Aug. 10 was a picture-perfect Friday morning. I had just enjoyed the privilege of taking out to breakfast, at the just-opened Amanda’s Pantry, an impressive young man and his equally smart and devoted mom. Not only does Joseph possess the integrity, maturity and empathy of one far older and a quirky laugh-out-loud sense of humor, he has maintained a grade point average greater than 4.0, devoted more than 300 hours in the past year to volunteer community service and won the state singles tennis championship to boot. We were there to celebrate Joseph’s acceptance and imminent departure next week to Embry-Riddle Aeronautical University in Daytona Beach, Fla., the oldest and largest aviation focused university in the world, where he will be majoring in aeronautical science.
After our gluttonous repast, I went off to Stop & Shop to pick up corn and greens for my own incredibly smart but very spoiled chickens before heading home to deal with an agenda jampacked with airport and household chores. By paying more attention to sorting priorities in my brain than where I was, I forgot I’d intended to get home via Wells Street and East Avenue to avoid the insufferable bumper-to-bumper traffic heading to the beach. Coming out of Stop & Shop’s truck entrance, I hung a right and immediately became one more slug in a line moving, well you know, slower than even a slug’s slimy pace. Please dear Lord, just get me to the Airport/Winnapaug Road intersection so I can get over to Watch Hill Road.
When I eventually got there, for some reason, cars were also backed up solid and going nowhere from the Watch Hill Road back up to the Airport Road intersection. What’s up with that!?! I was hemmed in on all sides, the sun was glowering some 88 degrees straight into my face and that second cup of coffee was beginning to make me miserable.
It’s long past due for those who make it their business in the name of economic development parading around in the guise of the town’s Welcome Wagon to cram our narrow country roads with ever more rude, arrogant and angry tourists (who can blame them — they’re stuck too!) and to erect signs that invite bikers to please do use the entire lane, to trade places with us residents who have to put up with this rat’s nest as we try to carry on with our work-a-day lives and pay taxes and remain sane at the same time. It’s time for them feel what it’s like to have no place to go — literally.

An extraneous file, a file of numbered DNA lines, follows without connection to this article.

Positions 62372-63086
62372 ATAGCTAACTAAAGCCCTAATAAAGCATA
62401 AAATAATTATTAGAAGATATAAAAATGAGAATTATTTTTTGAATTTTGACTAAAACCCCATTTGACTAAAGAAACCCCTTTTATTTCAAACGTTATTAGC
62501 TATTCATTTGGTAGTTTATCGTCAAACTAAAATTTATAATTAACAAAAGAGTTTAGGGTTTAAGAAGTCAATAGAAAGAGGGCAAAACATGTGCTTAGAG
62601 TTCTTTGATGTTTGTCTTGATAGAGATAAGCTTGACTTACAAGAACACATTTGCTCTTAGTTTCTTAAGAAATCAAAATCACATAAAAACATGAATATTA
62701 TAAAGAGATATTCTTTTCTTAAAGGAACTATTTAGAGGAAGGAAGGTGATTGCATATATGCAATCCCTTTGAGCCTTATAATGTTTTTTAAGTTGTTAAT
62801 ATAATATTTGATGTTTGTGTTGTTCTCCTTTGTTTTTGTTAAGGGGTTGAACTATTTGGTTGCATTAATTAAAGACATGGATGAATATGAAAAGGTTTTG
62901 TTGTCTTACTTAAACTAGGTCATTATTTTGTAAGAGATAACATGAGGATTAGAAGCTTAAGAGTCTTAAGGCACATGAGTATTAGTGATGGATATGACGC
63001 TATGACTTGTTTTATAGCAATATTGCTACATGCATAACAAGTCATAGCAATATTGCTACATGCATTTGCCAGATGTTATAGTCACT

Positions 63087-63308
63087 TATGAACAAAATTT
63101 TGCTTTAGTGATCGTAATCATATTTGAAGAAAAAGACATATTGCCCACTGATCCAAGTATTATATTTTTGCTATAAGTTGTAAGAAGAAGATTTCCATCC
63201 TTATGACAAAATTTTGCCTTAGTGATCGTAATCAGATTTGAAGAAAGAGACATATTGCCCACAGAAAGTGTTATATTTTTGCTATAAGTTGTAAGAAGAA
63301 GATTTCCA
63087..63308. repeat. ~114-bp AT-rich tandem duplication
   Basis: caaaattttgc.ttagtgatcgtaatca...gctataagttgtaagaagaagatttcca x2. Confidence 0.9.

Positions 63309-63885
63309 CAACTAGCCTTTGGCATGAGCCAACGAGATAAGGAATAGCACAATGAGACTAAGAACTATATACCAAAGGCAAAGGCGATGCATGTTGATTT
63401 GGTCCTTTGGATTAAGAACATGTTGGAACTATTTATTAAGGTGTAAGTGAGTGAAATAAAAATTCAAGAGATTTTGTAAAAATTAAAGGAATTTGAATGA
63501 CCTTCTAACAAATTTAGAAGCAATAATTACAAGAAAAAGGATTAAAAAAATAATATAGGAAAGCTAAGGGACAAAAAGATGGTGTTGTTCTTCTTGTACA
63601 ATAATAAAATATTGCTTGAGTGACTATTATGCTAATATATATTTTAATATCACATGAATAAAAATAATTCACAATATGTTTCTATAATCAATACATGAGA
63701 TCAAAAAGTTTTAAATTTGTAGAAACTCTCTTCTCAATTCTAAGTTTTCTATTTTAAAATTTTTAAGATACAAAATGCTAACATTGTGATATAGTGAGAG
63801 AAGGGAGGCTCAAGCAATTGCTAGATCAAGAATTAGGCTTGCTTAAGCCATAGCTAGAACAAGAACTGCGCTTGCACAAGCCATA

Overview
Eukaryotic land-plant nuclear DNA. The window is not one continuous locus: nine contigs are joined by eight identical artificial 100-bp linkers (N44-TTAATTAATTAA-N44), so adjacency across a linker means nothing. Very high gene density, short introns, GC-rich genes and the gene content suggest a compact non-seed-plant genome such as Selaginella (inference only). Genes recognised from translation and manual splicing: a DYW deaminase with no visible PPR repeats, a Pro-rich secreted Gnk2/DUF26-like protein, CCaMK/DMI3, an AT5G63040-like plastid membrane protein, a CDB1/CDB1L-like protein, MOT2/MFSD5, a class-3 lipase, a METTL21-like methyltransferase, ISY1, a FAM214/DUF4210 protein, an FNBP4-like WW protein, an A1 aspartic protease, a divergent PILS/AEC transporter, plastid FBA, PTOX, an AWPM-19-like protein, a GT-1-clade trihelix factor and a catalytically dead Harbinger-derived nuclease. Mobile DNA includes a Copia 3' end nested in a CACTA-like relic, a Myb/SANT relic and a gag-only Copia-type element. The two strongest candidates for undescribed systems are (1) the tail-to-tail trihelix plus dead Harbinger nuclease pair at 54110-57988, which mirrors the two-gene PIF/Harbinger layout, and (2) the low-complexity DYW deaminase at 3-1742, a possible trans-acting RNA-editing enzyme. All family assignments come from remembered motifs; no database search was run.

I was in no condition, physically or mentally, to put up with this parking lot when I noticed there was unused road on both sides of the white line and enough space for a car. I slid out of the slug lane and into my newly created lane. Slowly but steadily I was gaining on the traffic light at the intersection of Shore and Winnapaug Roads to make a right. Huh? Blue blinking lights came out of nowhere! More to the point, they were behind me in my lane. Surely, those lights were heading to somewhere more important than me so I pulled into a driveway. To my horror those blue lights pulled in right behind me! Oh my God, I’m going to get a ticket for doing this! I could only imagine tourists gloating — that’s what that dumb local gets for trying to outsmart the law.
As I was hoping for a reprieve, the police officer must have noticed my bumper sticker — “Don’t Hassle Me, I’m A Local.” He might have left well enough alone. But, no. Then I hear, “Hatsy, you know you can’t drive in the breakdown lane.” “Officer, breakdown lane, bike lane, I’m not going to the beach, I need to get home. I was trying to get to the intersection to go right and get home to a bathroom. This ole crock can’t hold it like she used to.” “But, you can’t drive in the breakdown lane,” he persisted. When my object was to get home ASAP, no way could I discuss what I was beginning to think might be a plausible solution. Just give me the ticket and let me go.
I didn’t recognize the good-looking, youngish officer who knew me, but I did consider for a second that I was being politically incorrect with my brutally honest explanation. Nah, he’d probably heard every excuse in the book. I was very grateful to receive just a warning, but far more grateful that the pull-over was short and civil. At Seacrest Drive, I made a right and somehow found my way through unfamiliar Chin Hill to Happy Valley Road to the Watch Hill Road and HOME!
This is pretty much typical of how we residents must spend our long summers taking care of business. Enough already!
Hatsy H. MooreWesterly